Having worked in the US for the last 40 some years, I was once a target of character assassination (CA). That experience prompted me to write this article to raise awareness that being a member of a minoritized group can put us at an additional risk of being targeted. This article explores the association between stereotype and character assassination.
Gordon Allport’s The Nature of Prejudice defines stereotype as an exaggerated belief associated with a category (i.e. a social group). Whether positive or negative, it is when one applies the group characteristics to a member of the group while ignoring the uniqueness of the specific member. This article focuses on the use of negative stereotype of a social group to attack the character of a member of the same group. Many times, this baseless accusation can have serious negative consequences on the victim, especially when it is turned into an act of CA.
Continue reading Stereotype and Character Assassination – by Julia Wai-Yin So
Woke people don’t stereotype, right? And, of course, white men can’t jump. Hm. Consider the following.
For relaxation, my wife Laurel and I attend a bi-weekly creative writing workshop. For a recent assignment, our instructor Jo Scott-Coe asked us to write about chocolate. Each of the other participants wrote about food. Not me. For whatever reason, Jo’s assignment triggered thoughts of former National Basketball Association guard Jason Williams.
Continue reading Diversity and Speech Part 30: The Strange Odyssey of Racial Sports Metaphors – by Carlos Cortés
This “letter” requires some imagination. It is purposefully direct, graphic, hard hitting and may cause some discomfort. The reader is urged to read it carefully, several times perhaps, then pass it along and maybe even make it the focal point of a small group discussion (family, classroom, fraternity, etc.)
Continue reading An open letter to the college student – by Terry Howard
I went 12 rounds with Donna, a “bout” that started eleven months ago when I settled into Douglasville, Georgia. You see, Donna, a full-size middle age white woman, and me, a full-bellied middle age black man, first came into contact with each other in the convenient store a mile from my house, a tiny place reminiscent of the bucolic town of Mayberry in the old Andy Griffith Show. This is the place I stop by early mornings for coffee and a newspaper. Donna works there.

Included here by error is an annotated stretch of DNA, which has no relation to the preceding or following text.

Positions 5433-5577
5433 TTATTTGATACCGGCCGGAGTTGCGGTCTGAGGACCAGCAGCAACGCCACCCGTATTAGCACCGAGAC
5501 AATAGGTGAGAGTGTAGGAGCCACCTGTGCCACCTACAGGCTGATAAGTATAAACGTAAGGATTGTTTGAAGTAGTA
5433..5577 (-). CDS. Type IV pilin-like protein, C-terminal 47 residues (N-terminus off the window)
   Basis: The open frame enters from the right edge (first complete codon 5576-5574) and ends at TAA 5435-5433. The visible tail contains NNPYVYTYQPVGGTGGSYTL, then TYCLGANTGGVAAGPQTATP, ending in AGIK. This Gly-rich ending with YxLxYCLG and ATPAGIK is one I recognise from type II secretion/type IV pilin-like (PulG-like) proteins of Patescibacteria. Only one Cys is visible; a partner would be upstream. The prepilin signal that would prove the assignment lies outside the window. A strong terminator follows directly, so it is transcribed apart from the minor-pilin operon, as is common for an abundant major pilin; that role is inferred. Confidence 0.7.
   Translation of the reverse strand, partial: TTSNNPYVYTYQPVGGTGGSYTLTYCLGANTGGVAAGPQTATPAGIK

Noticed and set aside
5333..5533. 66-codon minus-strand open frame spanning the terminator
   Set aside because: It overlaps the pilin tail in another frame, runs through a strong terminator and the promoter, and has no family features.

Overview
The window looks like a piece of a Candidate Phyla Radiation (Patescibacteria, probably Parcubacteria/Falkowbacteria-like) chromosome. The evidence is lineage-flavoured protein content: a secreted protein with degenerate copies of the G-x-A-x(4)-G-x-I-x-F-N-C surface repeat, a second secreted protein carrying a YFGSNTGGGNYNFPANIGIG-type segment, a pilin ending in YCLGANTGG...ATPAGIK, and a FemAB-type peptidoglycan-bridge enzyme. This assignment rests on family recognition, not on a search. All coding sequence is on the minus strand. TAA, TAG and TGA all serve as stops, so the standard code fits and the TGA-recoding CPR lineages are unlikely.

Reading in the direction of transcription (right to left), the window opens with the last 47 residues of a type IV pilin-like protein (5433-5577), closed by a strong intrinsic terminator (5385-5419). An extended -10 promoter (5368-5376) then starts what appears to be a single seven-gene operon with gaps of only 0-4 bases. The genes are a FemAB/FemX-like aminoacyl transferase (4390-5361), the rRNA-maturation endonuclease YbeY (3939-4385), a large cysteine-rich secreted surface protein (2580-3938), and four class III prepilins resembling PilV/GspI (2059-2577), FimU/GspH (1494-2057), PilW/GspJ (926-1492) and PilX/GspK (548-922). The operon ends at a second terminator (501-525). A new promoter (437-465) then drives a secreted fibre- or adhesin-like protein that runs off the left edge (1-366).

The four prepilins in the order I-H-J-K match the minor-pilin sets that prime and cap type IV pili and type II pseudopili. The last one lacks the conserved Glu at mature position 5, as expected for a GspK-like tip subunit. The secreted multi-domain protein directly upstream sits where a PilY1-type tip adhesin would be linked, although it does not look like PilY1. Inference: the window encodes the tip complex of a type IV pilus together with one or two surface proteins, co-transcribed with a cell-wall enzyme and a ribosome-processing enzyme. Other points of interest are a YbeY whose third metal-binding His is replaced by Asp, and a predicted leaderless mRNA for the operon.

Continue reading Tap Dancing with Donna – by Terry Howard
My daughter came home from Middle School where they were studying the Holocaust and asked me “Mommy, was grandpa a Nazi?” How do you answer such a question? Easy! I said “No”, because all of my life I had heard my parents rail against the Hitler regime. They sent my father to the Russian front and my mother to the basement for shelter from the Allied bombers attacking Berlin. But thirty years later, a fifth-grader in my French class, who was also learning about the Holocaust, asked me, “Why are the German people so awful?” Now the answer was not so easy, because the student unwittingly used a stereotype painting all present-day German people as Nazi criminals. Without going into the history of WWII, I briefly explained that not all Germans are awful, just like not all Americans are awful. Still, seeing an opportunity for a lesson, I taught the French words for “war and peace” (la guerre et la paix) and went on with class.
Continue reading Creating Cultural Tolerance, One Meal at a Time – by Elisabeth Falcone